Like which one? To my knowledge, before the Douay Rheims the only liturgically approved version was the Vulgate.

"So I'm not blaming the KJV translators for putting the lines in there and I'm not blaming the Texus Receptus for having it in the first place. I don't know where it originated. What I do know is that modern Protestant translators know its not legit yet they keep putting it in there."

Again, you claim far more than textual scholars would claim. It's a variant, most likely not original, but we can't be sure. Nothing more, nothing less.

"That was my point. Hope this clears it up."

I just think it's an unnecessary polemic that serves little purpose.

Then why did you make such a big deal of it?


Anonymous said...

Tim, Tim, Tim,

What is :P??

LOVE, PEACE, RESPECT: What do these words mean to you?

Tim A. Troutman said...

Sometimes it can be difficult to grasp another's intent over the internet. Here's a great example of it, I'm not sure if you're joking with me or if you really did take offense at my gesture.

Anonymous said...

Remove the logs Tim, remove the logs! Out of your eyes that is!!!

Tim A. Troutman said...

Ok so it looks like I'm going to have to spell out every detail.

The ":P" wasn't said in disrespect.. If I was mad in a debate do you think I would literally stick my tongue out? The ridiculousness of it should have been your first clue that it wasn't disrespectful but said in a light hearted manner to make a valid point.

Hence, my second post which you apparently didn't understand - you can't always grasp the intention of another on the internet because we're only using text - body language is not present. Given how absurd your complaint was, I wasn't sure if you were joking or being serious.

Also, what is "Tim, Tim, Tim"? To me it sounds very condescending. Certainly far more condescending and rude than a playful ":P".

Then you accuse me of pointing out splinters in another while having logs in my own eyes. Did you read his post? He put a smirk after half the paragraphs and gave a direct ad hominem attack "You should be better than that" (that being a reference to a point that I didn't make) so he coupled it with a straw man attack.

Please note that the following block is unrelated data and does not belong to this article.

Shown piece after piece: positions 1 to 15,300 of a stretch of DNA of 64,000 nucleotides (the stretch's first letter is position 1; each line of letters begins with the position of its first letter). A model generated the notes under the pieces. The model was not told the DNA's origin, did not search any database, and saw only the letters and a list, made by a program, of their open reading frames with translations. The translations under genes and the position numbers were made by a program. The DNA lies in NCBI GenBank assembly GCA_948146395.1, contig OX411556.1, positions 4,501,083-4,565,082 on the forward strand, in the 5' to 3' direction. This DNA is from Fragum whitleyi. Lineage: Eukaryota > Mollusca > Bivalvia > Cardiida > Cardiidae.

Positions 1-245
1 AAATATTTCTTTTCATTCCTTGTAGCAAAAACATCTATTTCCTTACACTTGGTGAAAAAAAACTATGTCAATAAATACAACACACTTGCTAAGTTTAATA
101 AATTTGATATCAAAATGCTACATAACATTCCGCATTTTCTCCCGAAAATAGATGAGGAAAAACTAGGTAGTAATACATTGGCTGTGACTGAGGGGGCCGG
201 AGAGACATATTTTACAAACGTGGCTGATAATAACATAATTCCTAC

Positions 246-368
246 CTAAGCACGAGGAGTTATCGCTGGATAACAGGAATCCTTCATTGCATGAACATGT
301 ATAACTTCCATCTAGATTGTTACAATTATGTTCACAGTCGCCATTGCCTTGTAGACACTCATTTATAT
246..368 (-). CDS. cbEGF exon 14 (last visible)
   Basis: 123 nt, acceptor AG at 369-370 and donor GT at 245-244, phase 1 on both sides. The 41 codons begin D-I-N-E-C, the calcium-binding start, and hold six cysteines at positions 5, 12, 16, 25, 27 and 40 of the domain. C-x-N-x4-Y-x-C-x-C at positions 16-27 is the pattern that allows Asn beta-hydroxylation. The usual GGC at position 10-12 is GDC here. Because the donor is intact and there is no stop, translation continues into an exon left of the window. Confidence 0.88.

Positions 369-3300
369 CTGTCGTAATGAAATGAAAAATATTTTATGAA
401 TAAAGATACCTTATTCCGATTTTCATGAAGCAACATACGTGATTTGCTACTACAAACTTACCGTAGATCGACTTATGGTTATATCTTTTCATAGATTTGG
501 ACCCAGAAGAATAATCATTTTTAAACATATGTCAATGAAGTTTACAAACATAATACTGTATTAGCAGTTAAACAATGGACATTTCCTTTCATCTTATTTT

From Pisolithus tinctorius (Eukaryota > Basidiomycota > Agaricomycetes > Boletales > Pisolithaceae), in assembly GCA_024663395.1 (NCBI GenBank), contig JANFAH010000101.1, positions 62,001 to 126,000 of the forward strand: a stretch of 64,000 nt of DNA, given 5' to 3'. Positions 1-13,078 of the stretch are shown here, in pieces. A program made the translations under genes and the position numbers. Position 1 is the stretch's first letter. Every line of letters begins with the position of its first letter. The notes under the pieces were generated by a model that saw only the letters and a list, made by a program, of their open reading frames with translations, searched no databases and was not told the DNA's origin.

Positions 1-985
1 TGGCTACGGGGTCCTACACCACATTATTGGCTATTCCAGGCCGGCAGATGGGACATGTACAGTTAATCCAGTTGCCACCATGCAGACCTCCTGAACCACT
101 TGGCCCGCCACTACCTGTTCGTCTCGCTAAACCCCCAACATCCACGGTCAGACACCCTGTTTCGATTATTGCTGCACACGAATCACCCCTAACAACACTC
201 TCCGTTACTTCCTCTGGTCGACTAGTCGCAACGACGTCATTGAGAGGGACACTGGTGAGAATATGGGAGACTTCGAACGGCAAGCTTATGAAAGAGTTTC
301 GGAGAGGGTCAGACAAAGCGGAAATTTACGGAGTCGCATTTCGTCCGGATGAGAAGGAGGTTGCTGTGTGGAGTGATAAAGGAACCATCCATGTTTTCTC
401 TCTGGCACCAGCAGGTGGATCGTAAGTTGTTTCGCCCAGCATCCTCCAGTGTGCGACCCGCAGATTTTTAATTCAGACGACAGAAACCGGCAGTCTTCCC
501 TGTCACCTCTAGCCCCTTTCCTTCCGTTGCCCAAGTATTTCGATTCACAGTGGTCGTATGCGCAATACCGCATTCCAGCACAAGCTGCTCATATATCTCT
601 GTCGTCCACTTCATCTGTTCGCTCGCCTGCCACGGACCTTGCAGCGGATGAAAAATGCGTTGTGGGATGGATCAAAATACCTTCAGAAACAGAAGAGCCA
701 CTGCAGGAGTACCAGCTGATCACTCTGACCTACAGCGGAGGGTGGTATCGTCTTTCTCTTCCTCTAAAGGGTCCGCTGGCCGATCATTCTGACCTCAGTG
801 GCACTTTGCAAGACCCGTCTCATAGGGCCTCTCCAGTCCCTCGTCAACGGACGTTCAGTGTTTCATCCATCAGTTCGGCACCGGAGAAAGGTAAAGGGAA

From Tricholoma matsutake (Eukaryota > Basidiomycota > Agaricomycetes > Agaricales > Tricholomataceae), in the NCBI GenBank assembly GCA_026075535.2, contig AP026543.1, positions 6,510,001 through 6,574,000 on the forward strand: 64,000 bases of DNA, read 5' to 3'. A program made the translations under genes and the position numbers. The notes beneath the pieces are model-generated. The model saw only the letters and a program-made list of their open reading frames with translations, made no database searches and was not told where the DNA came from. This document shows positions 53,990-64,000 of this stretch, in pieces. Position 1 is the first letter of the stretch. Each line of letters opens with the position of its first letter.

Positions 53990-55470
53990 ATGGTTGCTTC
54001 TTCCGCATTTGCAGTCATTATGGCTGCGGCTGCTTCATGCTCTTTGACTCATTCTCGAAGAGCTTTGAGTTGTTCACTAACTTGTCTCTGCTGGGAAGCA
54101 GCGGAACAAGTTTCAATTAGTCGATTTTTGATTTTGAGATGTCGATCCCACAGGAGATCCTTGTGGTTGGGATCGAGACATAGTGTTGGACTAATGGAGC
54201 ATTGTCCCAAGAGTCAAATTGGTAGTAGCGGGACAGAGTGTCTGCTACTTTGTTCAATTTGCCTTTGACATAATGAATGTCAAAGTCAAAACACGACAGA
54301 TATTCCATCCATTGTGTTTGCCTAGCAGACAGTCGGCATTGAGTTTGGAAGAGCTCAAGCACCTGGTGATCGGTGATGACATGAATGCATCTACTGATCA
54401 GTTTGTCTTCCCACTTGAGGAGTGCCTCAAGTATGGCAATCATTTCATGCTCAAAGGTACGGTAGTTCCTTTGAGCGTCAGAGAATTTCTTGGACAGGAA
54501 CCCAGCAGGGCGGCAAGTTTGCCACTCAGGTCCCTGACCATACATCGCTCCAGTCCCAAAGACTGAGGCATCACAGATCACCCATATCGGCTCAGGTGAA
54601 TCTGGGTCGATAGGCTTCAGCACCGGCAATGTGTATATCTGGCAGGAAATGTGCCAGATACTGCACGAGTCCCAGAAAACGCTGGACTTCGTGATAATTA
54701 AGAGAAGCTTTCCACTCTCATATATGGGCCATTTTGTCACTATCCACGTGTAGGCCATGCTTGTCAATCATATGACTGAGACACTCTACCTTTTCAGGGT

Peace out.

johnsayshi said...

Dear Tim,

While I was interested in the debate that occurred over the course of these blogs, I do have to say that I don't really appreciate the overall tone of your responses. It often spirals into condescending territory and opening up your mind doesn't seem to to be a factor you considered important, which is a shame. I recognise that you've said that grasping intent through text-based communications is not as effective as we could hope for, but the mentality evident behind your words is brimming with disrespect.

That being said, I was pleased to find you admitting poor choice of wording on a few occassions, and not just in this latest instance of "reading between the lines". I just wish you'd open up your bible and read it for what it is, not for what the Catholic church tell you what it is. And no, I'm not a Protestant :) I think more can be gained by putting aside personal denominational memberships and opening up God's Word in the form that He gave it to us; the eternal, (truly) infallible God-inspired Bible.

Regardless of these complaints, I do sincerely appreciate the discussion you've undertaken on here and pray that God will guide you through your life. Even if it seems like I myself am attacking you on here, I am just hoping you'll read Matthew 7:3 (or indeed the whole Bible) with a clear head.

Keep up your search for God! I'll try to do the same :)

In Christian Love and Unity,

Tim A. Troutman said...


Thanks for the comments and thanks for having patience with my bad manners. I have, or at least I think I have, grown considerably since this time and I'm more irenic now.

Now on the Bible, I cannot consider your advice to read the Bible apart from the Church. I have already done it though - I read it twice as a Protestant.

You say you're not a Protestant but your advice to read the Scripture without the Church is not only Protestant but hyper-Protestant.